Given that your organisation already has roots in Mozilla, we won't (at this time) be doing as extensive an amount of scrutiny as for a new entrant. But we do need the information listed in that section - as comments or attachments in this bug please.

Thanks,

Gerv
Travis: never mind; forget that last comment and see the below instead.

There are a large number of outstanding CA requests, and it will take me some time to work through them. You can, should you wish, speed up the processing of your request by providing the following data in the following format. This will help me do whatever evaluation is necessary, and then will be part of a public record describing the Mozilla default root certificates.

Some of the information may already be present in, or calculable from, data in this bug. However, having it all in one place in a standard format for each request will save me a great deal of time, and help me to make everyone happier quicker. :-)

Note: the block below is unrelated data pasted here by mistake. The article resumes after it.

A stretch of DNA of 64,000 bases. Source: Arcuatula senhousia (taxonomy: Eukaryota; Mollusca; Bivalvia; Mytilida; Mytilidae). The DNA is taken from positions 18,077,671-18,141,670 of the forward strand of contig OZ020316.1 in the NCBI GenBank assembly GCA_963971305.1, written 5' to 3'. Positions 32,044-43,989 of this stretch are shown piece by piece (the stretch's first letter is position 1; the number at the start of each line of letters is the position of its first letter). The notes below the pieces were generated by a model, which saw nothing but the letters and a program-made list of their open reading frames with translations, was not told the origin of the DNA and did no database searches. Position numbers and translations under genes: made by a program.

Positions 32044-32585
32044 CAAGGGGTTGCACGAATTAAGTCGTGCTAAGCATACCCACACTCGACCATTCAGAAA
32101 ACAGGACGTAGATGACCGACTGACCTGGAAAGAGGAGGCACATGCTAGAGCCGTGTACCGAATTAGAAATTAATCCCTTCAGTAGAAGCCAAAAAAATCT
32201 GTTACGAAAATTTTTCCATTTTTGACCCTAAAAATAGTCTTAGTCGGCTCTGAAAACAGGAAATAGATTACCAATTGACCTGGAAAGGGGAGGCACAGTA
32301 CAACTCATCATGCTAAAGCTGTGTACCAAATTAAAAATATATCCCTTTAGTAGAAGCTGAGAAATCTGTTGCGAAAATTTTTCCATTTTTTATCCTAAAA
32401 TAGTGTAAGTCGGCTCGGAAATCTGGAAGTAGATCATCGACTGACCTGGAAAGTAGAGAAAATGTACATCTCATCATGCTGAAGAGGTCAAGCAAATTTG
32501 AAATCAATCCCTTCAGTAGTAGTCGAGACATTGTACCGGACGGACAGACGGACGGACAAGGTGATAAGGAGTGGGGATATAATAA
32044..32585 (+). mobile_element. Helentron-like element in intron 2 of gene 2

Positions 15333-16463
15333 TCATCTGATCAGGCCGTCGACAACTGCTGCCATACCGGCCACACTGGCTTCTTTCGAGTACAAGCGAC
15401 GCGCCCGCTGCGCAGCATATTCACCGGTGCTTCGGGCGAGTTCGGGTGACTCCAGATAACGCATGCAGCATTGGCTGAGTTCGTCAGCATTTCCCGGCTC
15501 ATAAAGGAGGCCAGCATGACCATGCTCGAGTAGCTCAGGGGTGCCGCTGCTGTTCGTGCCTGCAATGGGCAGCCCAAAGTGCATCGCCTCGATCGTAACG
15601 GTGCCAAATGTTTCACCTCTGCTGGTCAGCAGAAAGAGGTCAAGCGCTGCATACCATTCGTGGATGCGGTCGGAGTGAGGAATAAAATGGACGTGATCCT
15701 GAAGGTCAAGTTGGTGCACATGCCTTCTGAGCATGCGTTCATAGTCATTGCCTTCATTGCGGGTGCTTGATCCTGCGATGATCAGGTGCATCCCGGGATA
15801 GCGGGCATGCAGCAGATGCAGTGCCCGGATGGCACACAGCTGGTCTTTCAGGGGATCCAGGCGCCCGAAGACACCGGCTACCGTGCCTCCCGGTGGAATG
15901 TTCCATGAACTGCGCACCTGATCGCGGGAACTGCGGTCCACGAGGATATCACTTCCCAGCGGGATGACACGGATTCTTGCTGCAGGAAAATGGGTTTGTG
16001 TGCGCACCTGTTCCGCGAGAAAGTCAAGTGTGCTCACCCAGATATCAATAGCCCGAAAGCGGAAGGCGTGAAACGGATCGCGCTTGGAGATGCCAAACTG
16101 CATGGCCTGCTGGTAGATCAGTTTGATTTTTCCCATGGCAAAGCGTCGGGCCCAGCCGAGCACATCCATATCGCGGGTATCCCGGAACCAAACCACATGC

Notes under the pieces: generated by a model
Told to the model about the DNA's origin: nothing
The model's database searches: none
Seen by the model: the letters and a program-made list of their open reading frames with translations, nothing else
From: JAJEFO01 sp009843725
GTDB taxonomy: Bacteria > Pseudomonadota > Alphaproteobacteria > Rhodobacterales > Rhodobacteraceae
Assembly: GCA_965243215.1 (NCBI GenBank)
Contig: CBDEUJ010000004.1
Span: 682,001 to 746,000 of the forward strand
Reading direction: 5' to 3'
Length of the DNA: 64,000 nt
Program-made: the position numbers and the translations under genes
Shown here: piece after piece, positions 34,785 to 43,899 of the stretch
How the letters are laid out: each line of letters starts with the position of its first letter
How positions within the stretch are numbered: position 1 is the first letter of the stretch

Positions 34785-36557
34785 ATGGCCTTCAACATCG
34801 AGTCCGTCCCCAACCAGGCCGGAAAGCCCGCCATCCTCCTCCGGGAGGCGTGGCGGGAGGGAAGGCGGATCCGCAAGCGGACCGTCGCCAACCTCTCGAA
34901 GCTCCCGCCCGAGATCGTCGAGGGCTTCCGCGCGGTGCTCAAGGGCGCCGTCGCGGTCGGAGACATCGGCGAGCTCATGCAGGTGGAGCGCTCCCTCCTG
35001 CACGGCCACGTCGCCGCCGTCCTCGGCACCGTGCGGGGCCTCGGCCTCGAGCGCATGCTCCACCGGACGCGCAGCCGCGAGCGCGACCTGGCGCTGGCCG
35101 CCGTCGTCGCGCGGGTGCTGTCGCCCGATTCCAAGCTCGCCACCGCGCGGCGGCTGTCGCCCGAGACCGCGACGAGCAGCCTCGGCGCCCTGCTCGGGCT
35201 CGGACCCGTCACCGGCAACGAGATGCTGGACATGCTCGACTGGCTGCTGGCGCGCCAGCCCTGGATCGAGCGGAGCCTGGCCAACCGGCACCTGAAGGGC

CA Details
----------

CA Name:
Website:
One Paragraph Summary of CA, including the following:
 - General nature (e.g., commercial, government, academic/research, nonprofit)
 - Primary geographical area(s) served
 - Number and type of subordinate CAs
Audit Type (WebTrust, ETSI etc.):
Auditor:
Auditor Website:
Audit Document URL(s):
  
Certificate Details
-------------------
(To be completed once for each certificate)
  
Certificate Name:
Summary Paragraph, including the following:
 - End entity certificate issuance policy
Certificate URL (on CA website):
Version:
SHA1 Fingerprint:
MD5 Fingerprint:
Modulus Length (a.k.a. "key length"):
Valid From (YYYY-MM-DD):
Valid To (YYYY-MM-DD):
CRL URL:
OCSP URL:
Class (domain-validated, identity-validated or EV):
Certificate Policy URL:
CPS URL:
Requested Trust Indicators (email and/or SSL and/or code):
(Reporter)

Comment 8

12 years ago
Created attachment 256074 [details]
IdenTrust Root submittal document

Thanks Gervase.  Let me know if you need additional information.
Travis: Are the certificates (and CRL for X3) available over HTTP? Firefox doesn't understand ldap:// :-)

Gerv

(Reporter)

Comment 10

12 years ago
(In reply to comment #9)
Gervase, you can find the HTTP based CRL and CA Certificate for X3 at:


for CRL:
http://crl.identrust.com/DSTROOTCAX3.crl

for CA certificate:
http://apps.identrust.com/roots/DSTROOTCAX3.cer

I have gathered together all the information you have provided, and placed it in the "pending" CA root certificate request list, which is here: